The monastery was founded and built around 1420 AD by Lama Shesrab Zangpo of Stod (the chief disciple of Tsong Kha-Pa, the founder of the 'yellow hat' sect of Tibetan Buddhism) during the reign of King Dragspa. Approximately 100 monks live in the Gompa. The little town at Deskit at the foot is the largest village and is the administrative centre of Nubra, complete with a bazaar and shops. Presently, there is a huge outdoor statue of the Buddha being constructed on a protruding bluff above the town. Incidentally, on the way to Deskit, you pass the famous sand dunes of Nubra and if any of you are interested, then it may be possible to arrange a Bactrian camel safari. In any event, continuing onwards you drive to Hundar which has a palace, deserted 50 years ago, and now belonging to the monastery. It was originally three stories, but ever since a flood filled up the bottom floor with silt 100 years ago, it is only now two stories. Hundar is a pretty village full of religious and historical sites including the palace and monastery and a huge Chorten arch with fine paintings in the dome. Inside the temple, the desiccated hands and head of a Tibetan soldier from an invading army of the past are kept in the chapel of the protector deities. Remember to ask the monks who may tell you the legend surrounding them. Overnight camp at Hundar.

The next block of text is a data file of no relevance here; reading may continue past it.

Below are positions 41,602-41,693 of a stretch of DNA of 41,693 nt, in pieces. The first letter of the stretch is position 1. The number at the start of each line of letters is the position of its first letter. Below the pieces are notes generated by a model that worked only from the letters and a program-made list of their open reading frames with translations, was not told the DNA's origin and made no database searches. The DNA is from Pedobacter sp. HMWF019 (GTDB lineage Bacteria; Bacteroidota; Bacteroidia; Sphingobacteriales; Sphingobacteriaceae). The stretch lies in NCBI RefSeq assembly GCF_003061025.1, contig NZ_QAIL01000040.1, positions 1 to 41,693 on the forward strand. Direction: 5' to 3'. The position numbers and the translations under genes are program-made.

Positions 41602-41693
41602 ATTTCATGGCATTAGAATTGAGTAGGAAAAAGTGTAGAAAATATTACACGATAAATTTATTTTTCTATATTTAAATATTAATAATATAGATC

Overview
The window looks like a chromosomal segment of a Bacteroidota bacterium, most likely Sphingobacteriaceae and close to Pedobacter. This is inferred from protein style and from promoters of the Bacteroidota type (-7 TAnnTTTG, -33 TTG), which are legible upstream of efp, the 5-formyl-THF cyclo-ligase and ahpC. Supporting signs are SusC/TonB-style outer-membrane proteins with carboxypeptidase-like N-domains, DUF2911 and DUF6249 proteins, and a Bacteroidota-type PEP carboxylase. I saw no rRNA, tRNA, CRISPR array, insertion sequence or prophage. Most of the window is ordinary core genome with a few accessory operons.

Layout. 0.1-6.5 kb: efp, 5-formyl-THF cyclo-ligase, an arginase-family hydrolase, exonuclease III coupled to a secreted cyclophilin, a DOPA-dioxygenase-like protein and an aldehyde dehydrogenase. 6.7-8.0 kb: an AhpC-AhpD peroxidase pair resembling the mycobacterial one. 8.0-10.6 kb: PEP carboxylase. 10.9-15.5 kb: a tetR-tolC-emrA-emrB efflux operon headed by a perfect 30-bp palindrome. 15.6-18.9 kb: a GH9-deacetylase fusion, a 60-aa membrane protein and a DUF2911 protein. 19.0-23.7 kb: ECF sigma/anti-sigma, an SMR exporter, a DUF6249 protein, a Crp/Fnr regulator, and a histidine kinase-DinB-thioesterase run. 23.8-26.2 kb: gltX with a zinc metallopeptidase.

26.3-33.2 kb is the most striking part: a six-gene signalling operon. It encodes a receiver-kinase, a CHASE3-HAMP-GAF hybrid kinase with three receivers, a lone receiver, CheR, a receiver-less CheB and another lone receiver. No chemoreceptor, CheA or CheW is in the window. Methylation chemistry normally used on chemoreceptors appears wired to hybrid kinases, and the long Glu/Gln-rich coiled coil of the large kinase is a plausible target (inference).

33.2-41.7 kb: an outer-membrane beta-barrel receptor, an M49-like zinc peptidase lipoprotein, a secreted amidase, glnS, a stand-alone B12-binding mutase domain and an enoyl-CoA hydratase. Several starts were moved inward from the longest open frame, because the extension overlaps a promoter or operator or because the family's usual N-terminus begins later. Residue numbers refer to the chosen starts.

DAY 13: DRIVE TO TIRIT, AFTERNOON VISIT SAMSTANLING. This is a beautiful short drive of less then two hours that starts to give you an idea of the scale and beauty of the Nubra Valley. The road at times is cut out of cliff faces, and on the way, you will meet the road coming down from the Khardung La. Thereafter, you drive over the Shyok to Tirit. Our Ladakhi partner's family has a small "palace" here, set in huge gardens and orchards. They have 25 large family-sized tents with separate showers and toilet block. There is a very nice dining room attached to the main building. After lunch, visit Samstanling Monastery, passing on the way the abandoned Royal Palace. The monastery was founded by "Lama Tsultim Nima", some 140 years ago, and is the sister Gompa of Rizong Monastery. The "Kushok" (reincarnate spiritual leader), whose title is Shas Rinpoche, is a very close adviser on scholarly matters to the Dalai Lama and is often found in meditation retreat at Samstangling. At present 60 monks reside in this gompa nestled among apricot orchards. After this visit, drive up the Nubra Valley from Sumur for 22 kms to Panamik. This is the beginning of the Restricted Area; the military base for the Siachen Glacier is 50 kms further up the valley to which you will see supply convoys being driven. Often, if you are lucky and have keen eyes, you can spot herds of blue sheep not far from the road and there are an unending number of interesting road signs. In Panamik, we hope to arrange for you to visit a house in the village. Return to overnight at the tented camp .